Hypnosis for Pain
Can the power of suggestion really help you reduce pain, anxiety, and blood pressure? It just might.
By Evelyn Strauss
WebMD Medical News
Medically reviewed by Dr. Jeannie Brewer
Sept. 4, 2000 -- For me, cramming in college wasn't about mastering material before an exam. It was about squeezing in my studies before a migraine knocked me flat. When the fuzziness started creeping into my head, I knew it was just a matter of time. Leaning over my chemistry book, I'd race to memorize before the thumping began. Learning chemical reactions was not an option in my darkened bedroom, hammers whacking the inside of my head for days at a time.
What freed me from those hammers was hypnosis, a practice that people have used for medical purposes for more than a century. In the last several decades, researchers have subjected hypnosis to the scrutiny of clinical trials -- and it has passed with flying colors. It's been successfully used to soothe acute and chronic pain stemming from surgery, cancer, kidney stones, back conditions, and invasive medical and dental procedures. Still, many people who might benefit from the technique don't explore it. For some, hypnosis carries a stigma, perhaps because of the "performer" hypnotists, who make people cluck or moo in front of large audiences.
Fortunately for me, these were not my only associations with the technique. A friend had told me about her success using hypnosis to control pain from Crohn's disease, and I went to see her hypnotherapist. We taped a 10-minute session, and I listened to it every morning and evening. Within a couple of months, my migraines were gone.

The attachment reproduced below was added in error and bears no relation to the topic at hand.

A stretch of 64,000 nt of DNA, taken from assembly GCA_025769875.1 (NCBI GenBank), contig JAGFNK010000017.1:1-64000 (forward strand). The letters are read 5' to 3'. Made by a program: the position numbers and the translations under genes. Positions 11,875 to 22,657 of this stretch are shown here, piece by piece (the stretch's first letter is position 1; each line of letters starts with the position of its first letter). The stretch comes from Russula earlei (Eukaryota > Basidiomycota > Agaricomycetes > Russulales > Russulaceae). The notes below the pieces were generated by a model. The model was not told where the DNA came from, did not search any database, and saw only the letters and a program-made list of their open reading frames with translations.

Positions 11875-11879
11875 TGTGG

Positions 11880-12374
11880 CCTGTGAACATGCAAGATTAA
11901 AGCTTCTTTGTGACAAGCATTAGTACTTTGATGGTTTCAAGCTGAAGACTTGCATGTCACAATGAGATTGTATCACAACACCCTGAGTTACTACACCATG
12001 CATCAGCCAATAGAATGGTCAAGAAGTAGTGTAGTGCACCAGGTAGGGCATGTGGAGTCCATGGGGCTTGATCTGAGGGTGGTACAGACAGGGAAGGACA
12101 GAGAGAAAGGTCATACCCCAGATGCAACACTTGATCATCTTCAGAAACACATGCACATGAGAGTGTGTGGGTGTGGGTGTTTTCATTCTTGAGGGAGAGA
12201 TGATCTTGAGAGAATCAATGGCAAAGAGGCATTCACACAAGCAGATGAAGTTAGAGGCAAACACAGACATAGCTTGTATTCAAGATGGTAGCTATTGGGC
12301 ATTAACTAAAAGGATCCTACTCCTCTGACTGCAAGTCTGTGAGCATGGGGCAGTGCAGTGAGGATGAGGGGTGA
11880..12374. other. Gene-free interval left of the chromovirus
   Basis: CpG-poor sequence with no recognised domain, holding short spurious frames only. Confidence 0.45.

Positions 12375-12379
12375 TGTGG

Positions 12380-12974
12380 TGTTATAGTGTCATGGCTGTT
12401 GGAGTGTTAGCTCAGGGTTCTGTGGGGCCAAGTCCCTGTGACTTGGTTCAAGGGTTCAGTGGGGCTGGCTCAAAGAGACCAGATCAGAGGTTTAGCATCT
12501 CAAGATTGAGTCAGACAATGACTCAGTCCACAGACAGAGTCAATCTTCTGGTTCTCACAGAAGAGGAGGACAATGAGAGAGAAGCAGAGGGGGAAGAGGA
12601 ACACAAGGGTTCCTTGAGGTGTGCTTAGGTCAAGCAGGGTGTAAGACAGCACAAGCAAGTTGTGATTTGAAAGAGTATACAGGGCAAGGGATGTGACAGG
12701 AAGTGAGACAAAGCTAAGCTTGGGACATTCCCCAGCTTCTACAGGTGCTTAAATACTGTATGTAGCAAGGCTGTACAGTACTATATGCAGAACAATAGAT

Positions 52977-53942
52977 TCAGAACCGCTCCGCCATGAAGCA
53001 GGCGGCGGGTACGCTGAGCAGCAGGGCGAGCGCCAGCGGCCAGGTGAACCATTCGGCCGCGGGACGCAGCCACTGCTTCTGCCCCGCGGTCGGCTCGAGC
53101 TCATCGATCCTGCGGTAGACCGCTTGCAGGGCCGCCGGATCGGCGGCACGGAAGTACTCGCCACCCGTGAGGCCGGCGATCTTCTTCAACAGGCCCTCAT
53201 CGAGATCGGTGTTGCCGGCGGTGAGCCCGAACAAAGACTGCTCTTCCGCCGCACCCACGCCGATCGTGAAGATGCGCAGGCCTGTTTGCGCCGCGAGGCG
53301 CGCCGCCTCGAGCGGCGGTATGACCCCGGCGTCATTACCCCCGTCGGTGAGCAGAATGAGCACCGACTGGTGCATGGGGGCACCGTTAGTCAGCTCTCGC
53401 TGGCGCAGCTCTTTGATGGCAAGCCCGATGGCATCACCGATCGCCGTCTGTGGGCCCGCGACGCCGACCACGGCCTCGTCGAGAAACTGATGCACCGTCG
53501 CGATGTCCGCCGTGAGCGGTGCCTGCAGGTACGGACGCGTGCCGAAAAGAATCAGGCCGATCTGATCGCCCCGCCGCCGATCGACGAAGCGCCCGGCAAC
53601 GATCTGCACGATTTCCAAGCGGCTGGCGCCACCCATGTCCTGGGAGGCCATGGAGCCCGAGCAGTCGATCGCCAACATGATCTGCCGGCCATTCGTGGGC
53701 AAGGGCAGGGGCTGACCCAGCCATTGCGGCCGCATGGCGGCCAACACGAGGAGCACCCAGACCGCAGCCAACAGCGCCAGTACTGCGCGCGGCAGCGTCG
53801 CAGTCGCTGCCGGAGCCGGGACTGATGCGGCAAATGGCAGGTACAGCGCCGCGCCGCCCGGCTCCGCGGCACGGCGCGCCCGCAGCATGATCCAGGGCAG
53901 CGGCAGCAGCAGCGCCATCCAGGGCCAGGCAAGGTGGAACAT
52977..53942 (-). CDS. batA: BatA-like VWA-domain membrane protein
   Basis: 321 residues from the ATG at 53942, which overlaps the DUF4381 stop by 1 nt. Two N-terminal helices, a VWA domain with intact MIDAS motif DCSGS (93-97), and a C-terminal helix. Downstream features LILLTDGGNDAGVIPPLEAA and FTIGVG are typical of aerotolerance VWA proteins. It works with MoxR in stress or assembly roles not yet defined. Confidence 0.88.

"If this were a drug, everyone would be using it," says David Spiegel, MD, a psychiatrist at Stanford University. "Changing your mental set can change what's going on in your body."
"Most patients benefit from the use of hypnotic suggestion for pain relief," says Guy Montgomery, PhD, a behavioral scientist at the Mount Sinai School of Medicine in New York. (Montgomery published a meta-analysis on the subject in the April 2, 2000 issue of the International Journal of Clinical and Experimental Hypnosis.)
Tapping the Power of Suggestion
During hypnosis, subjects enter a state of inner absorption, concentration, and focused attention, in which they pick up suggestions particularly well. In this condition, they can tap into normally unused mental powers to create new possibilities of experience. "Hypnosis is simply a refined form of applied imagination," says Donald F. Lynch Jr., MD, a urological oncologist at the Eastern Virginia School of Medicine, who has used the technique to help patients alleviate the pain, anxiety, and depression associated with cancer.
Results from several papers have recently furnished compelling new evidence for the powers of hypnosis. The April 29, 2000 issue of the journal Lancet reported that hypnosis reduced pain, anxiety, and blood pressure complications in patients undergoing invasive medical procedures. (Hypnosis was compared with standard care and supportive attention, such as encouragement and active listening.) In addition, the procedures took significantly less time in the hypnosis treatment group, probably because the health care workers didn't have to interrupt their activities to deal with the patients' pain or to stabilize blood pressure, says Spiegel. Patients in the hypnosis group also required less than half as much painkilling medication as those in the standard group.
Patients most commonly employ the technique in addition to other treatments, but it can also be used by itself. Alexander A. Levitan, MD, MPH, a medical oncologist in Minneapolis, has participated in numerous surgeries, including hysterectomies and tracheostomies, in which hypnosis was used as the sole agent for pain control.